There are holes to fill, but Iowa returns a solid core of veteran
The Iowa Hawkeyes capped off the 2018 college football season with a 27-22 win over Mississippi State in the Outback Bowl to finish with a 9-4 record and ranked 25th in the final AP Top 25. As the 2019 season approaches, things in Iowa City remain pretty much the same. The Hawkeyes are dealing with the loss of some key players, but return a solid core of veterans that should able to keep the team in the conversation for a Big Ten West title.
The system and culture have long been installed. On-field leaders are in place in key positions. There are, however, some items to keep an eye on as spring practice gets rolling for Kirk Ferentz's squad.
5 Storylines to Watch During Iowa's Spring Practice
1. Changes on the defensive line
The Hawkeyes said goodbye to two solid defensive ends in Anthony Nelson and Parker Hesse. Fortunately, they return one of the nation's elite players at the position in A.J. Epenesa. Chauncey Golston — who saw considerable playing time last season — likely starts on the opposite side of the line from Epenesa, giving Iowa a wealth of talent and experience coming off the edges. Golston's progress and ability to adapt to a potential newfound role will be something to keep an eye on. If he's not ready, redshirt freshman John Waggoner could snatch the starting role.
2. Nate Stanley's growth
The Iowa quarterback will be the most seasoned in the Big Ten West and it's not really close. But despite having two full seasons as a starter under his belt, there are still times when he looks lost and doesn't appear to have full confidence in his own abilities. Look for head coach Kirk Ferentz, offensive coordinator Brian Ferentz, and the coaching staff to put more on Stanley's plate this spring to help him develop into the leader they need him to be if Iowa is going to compete for a Big Ten championship in 2019.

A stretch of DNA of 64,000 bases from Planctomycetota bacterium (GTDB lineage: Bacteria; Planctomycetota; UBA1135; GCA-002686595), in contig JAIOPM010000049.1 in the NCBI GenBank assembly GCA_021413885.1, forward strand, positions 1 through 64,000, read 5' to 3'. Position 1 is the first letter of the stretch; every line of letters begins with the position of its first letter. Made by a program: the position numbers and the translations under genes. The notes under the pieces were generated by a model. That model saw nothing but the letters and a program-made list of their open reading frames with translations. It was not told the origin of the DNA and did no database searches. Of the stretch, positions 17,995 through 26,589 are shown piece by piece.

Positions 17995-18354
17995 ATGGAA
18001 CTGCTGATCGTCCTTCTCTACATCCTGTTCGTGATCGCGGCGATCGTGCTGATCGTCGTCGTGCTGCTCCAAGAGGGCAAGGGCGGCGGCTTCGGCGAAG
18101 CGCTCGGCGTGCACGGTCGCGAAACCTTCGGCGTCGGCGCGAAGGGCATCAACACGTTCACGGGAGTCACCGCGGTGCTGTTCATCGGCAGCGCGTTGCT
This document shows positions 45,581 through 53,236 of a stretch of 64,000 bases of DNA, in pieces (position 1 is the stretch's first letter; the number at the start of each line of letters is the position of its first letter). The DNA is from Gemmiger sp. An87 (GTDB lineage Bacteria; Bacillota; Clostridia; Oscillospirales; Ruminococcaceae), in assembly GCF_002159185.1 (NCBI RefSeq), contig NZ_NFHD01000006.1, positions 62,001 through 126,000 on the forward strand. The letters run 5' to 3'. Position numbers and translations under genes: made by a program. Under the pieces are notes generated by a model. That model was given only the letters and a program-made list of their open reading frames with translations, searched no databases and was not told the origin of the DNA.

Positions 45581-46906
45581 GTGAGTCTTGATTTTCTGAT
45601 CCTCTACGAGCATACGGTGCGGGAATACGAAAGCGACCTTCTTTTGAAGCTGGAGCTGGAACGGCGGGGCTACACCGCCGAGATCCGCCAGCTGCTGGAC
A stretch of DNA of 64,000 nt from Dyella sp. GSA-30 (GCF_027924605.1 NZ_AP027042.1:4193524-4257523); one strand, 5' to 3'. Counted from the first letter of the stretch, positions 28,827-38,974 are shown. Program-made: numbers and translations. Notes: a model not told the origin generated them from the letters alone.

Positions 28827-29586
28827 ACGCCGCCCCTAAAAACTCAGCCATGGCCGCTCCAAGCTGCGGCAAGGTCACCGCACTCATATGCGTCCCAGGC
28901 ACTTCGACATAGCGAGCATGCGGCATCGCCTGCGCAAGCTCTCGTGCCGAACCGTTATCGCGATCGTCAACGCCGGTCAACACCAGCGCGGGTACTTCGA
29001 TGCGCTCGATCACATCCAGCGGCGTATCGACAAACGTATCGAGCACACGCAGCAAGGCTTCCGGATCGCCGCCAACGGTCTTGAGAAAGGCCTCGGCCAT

3. Replacing the tight ends
You can't find an NFL mock draft anywhere that doesn't have Noah Fant, T.J. Hockenson or both somewhere in the first round. Anytime you lose two elite talents at the same position, there is going to be a drop-off. Iowa needs to minimize the impact of these losses, and Shaun Beyer appears to be a big part of that plan. Since arriving on campus as a 6-foot-5, 200-pound receiver two years ago, Beyer has packed on 40 pounds and is ready to burst onto the scene as the next great Iowa tight end. It all starts in the Spring, where he'll be tested with a ton of targets from a variety of offensive sets.
4. Youth at center
The Iowa offensive line is a dominant unit year in, year out. Part of that domination is due to Kirk Ferentz's ability to develop offensive lineman over time and field a group full of savvy upperclassmen. In 2019, it'll be a freshman leading the line, snapping the ball to Stanley. Redshirt freshman Tyler Linderbaum will man the pivot. He'll use his elite athleticism at the position to make up for what he lacks in experience. Keep an eye on his progress and communication with his fellow linemen this spring.
5. Can the receivers finally be a strength?
Iowa has a recent history of fielding a dependable-but-not-explosive receiving corps. Athletically, the receiving depth chart looks to be the best Iowa City has seen in a decade. Brandon Smith, Ihmir Smith-Marsette, and Calvin Lockett have physical traits you can't coach, but they'll need to develop their collective football IQs if they want to set themselves apart in the Big Ten West. Additionally, keep an eye on Nico Ragiani's targets this spring. He has the ability to find openings in the middle of the field and could be a beneficiary of the departures of Fant and Hockenson in that regard.
— Written by J.P. Scott, who is part of the Athlon Contributor Network. His work has appeared on SI.com, FoxSports.com, Yahoo! SBNation and Bleacher Report. He is a three-time FWAA writing contest award winner. Follow him on Twitter @TheJPScott.